Webster’s Dictionary defines individuality as “the quality that makes one person or thing different from all others”, and conformity as “behavior that is the same as the behavior of most other people in a society”. John F. Kennedy says, “Conformity is the jailer of freedom and the enemy of growth.” Oftentimes, much like in Kennedy’s case, individualism is praised over conformity, labeling the former good or courageous and the latter bad or lazy, because individuality fuels change, whereas conformity prompts a societal stasis. However, it needs to be taken into account that humans are, in Aristotle’s words, social animals and thus, in societies as complex and intricate as ours, stasis suggests stability, which is not necessarily bad. There are two sides to every medallion, and this particular medallion has captured the attention of countless thinkers. Among these thinkers were Aldous Huxley and Ray Bradbury.
Imagine living in a world where any literary connection or indication is forbidden. Ray Bradbury envisioned a world throughout the novel Fahrenheit 451 is filled with extreme oppression and the effect of censorship on a society, ignorance, and the effects of the media. Fahrenheit four fifty-one portrays a dystopian society in which the dangers of a divided society can affect its’ people. The novel is set in future America where books are outlawed with firemen burning them. Through the protagonist Guy Montag, Bradbury illustrates a conflict between man versus man: Man versus self, and man versus technology using a theme of censorship.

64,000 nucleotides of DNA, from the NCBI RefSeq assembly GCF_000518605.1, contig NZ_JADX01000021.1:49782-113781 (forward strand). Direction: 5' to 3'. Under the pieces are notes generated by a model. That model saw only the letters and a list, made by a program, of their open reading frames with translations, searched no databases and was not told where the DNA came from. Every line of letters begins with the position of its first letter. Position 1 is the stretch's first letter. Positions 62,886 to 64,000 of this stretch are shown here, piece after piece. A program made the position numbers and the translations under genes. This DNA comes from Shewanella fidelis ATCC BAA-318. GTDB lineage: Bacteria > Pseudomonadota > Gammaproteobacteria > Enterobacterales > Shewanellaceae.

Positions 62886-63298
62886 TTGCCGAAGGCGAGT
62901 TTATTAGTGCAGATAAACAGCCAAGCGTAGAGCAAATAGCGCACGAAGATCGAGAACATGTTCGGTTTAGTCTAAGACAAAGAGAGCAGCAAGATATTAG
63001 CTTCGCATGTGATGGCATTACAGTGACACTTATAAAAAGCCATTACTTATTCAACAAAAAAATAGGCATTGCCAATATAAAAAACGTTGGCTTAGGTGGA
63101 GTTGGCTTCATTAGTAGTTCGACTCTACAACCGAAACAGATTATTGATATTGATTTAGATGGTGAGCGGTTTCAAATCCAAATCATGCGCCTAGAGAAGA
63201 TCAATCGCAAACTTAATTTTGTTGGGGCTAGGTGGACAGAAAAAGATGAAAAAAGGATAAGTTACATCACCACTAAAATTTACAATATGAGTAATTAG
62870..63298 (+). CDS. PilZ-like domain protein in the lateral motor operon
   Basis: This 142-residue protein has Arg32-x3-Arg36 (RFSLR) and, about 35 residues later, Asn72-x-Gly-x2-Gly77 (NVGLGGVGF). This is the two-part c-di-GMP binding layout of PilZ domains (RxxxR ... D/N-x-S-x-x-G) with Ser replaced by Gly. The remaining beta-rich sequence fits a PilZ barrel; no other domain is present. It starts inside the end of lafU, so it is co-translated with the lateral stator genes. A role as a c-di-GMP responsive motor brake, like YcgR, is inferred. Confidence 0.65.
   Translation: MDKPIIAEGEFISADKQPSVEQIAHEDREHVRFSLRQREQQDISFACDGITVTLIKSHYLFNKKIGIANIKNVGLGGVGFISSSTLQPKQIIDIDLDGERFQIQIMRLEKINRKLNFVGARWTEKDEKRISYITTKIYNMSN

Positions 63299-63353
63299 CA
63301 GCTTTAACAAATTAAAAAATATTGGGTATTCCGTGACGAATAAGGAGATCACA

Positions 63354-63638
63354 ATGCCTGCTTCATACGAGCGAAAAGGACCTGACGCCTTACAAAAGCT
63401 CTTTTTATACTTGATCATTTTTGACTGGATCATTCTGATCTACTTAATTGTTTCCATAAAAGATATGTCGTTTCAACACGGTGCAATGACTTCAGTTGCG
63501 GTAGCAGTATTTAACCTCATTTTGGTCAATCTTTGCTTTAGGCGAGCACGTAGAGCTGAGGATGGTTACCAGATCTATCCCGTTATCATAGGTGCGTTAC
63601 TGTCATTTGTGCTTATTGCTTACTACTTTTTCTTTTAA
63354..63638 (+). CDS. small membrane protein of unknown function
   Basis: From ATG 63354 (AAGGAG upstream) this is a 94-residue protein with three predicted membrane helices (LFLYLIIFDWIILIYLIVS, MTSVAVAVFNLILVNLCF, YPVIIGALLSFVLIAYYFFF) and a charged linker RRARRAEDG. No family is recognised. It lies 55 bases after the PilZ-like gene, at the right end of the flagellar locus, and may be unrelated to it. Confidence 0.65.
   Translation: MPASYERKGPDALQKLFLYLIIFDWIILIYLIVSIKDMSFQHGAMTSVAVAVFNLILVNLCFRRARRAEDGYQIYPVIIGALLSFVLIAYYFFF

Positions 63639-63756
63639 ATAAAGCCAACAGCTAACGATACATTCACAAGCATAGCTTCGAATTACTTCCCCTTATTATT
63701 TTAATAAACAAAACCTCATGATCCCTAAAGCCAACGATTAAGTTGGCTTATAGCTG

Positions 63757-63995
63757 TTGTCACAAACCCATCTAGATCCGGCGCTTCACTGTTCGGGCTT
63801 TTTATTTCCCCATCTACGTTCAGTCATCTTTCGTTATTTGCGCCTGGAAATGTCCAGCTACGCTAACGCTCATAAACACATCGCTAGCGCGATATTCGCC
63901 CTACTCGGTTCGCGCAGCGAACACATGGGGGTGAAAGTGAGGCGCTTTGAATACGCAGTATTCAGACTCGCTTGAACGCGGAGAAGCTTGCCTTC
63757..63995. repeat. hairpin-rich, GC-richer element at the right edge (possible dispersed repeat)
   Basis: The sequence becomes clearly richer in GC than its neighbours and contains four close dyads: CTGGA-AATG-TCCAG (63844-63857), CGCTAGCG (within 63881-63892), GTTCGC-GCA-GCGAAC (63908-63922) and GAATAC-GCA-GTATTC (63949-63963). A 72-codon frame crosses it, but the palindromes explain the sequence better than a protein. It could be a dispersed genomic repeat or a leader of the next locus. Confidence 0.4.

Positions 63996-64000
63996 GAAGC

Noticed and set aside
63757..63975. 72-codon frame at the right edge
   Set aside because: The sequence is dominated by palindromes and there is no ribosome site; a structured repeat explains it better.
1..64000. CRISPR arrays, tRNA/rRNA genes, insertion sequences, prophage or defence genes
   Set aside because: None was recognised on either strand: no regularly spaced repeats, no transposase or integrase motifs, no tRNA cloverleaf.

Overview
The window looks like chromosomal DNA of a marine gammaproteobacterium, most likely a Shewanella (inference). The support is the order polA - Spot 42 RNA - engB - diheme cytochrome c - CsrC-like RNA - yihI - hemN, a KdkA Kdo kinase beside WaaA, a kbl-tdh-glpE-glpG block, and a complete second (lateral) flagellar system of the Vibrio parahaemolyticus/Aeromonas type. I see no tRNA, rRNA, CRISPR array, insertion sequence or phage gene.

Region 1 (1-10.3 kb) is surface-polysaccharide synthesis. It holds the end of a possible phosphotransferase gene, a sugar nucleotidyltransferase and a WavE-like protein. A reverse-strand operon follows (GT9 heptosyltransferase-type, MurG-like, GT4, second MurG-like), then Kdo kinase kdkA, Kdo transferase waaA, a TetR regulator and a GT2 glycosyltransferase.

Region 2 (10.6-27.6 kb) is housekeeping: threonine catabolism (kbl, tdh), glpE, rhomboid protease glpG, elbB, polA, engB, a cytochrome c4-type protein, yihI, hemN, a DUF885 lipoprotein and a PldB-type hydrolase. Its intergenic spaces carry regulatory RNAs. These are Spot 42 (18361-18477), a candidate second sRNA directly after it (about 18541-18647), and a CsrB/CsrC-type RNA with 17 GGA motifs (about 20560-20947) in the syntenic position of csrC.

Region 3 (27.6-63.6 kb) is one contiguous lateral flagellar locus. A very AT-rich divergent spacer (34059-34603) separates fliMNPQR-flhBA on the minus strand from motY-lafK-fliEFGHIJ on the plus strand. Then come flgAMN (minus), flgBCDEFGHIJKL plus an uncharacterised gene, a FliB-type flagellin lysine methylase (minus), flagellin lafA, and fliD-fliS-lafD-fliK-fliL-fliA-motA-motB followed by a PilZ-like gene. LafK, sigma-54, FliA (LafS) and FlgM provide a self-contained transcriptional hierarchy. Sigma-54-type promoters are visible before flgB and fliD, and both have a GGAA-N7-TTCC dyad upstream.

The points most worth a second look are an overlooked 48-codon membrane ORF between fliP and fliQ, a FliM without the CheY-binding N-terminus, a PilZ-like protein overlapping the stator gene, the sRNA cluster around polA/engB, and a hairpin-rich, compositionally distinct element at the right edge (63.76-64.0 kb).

Jacob Irish Irish 1 Ms. Matthews HSE 3: Period 5 3 November 2014 Conformity versus Individuality “To be yourself in a world that is constantly trying to make you something else is the greatest accomplishment” (Ralph Waldo Emerson). Conformity and equality may seem desirable at first; however, it actually takes away one’s individuality. Ray Bradbury warned about this in his novel Fahrenheit 451. His novel takes place in a futuristic society in which advanced technology and government censorship erases any interest in books and establishes the enjoyment of simple pastimes as suspicious. Due to technological advances which have produced fire-proof houses, firemen burn books.
Relationships are something that everyone has and are very prominent in our lives. Sadly, in both our current world and in Fahrenheit 451 there are empty and meaningless relationships. Ray Bradbury's intention for Fahrenheit 451 was to warn us about what could become of society. Unfortunately, our world and the dystopia Bradbury conceived have some similarities. Despite that, our world has not lost many of the values Bradbury wished to preserve.
Individual outlook is essential for society because 2 different minds are greater than 100 equal minds. Individuality separates humans from primitives, individuality makes the world so much better, and individuality is what makes cultures. Imagine the entire world being the exact same everywhere, that would be boring. In Fahrenheit 451 that was the world they are living in, the government created their own definition of good and if anybody was not up to their standard or they disobeyed they were punished. The government expected everybody to be a mirror image to what they wanted.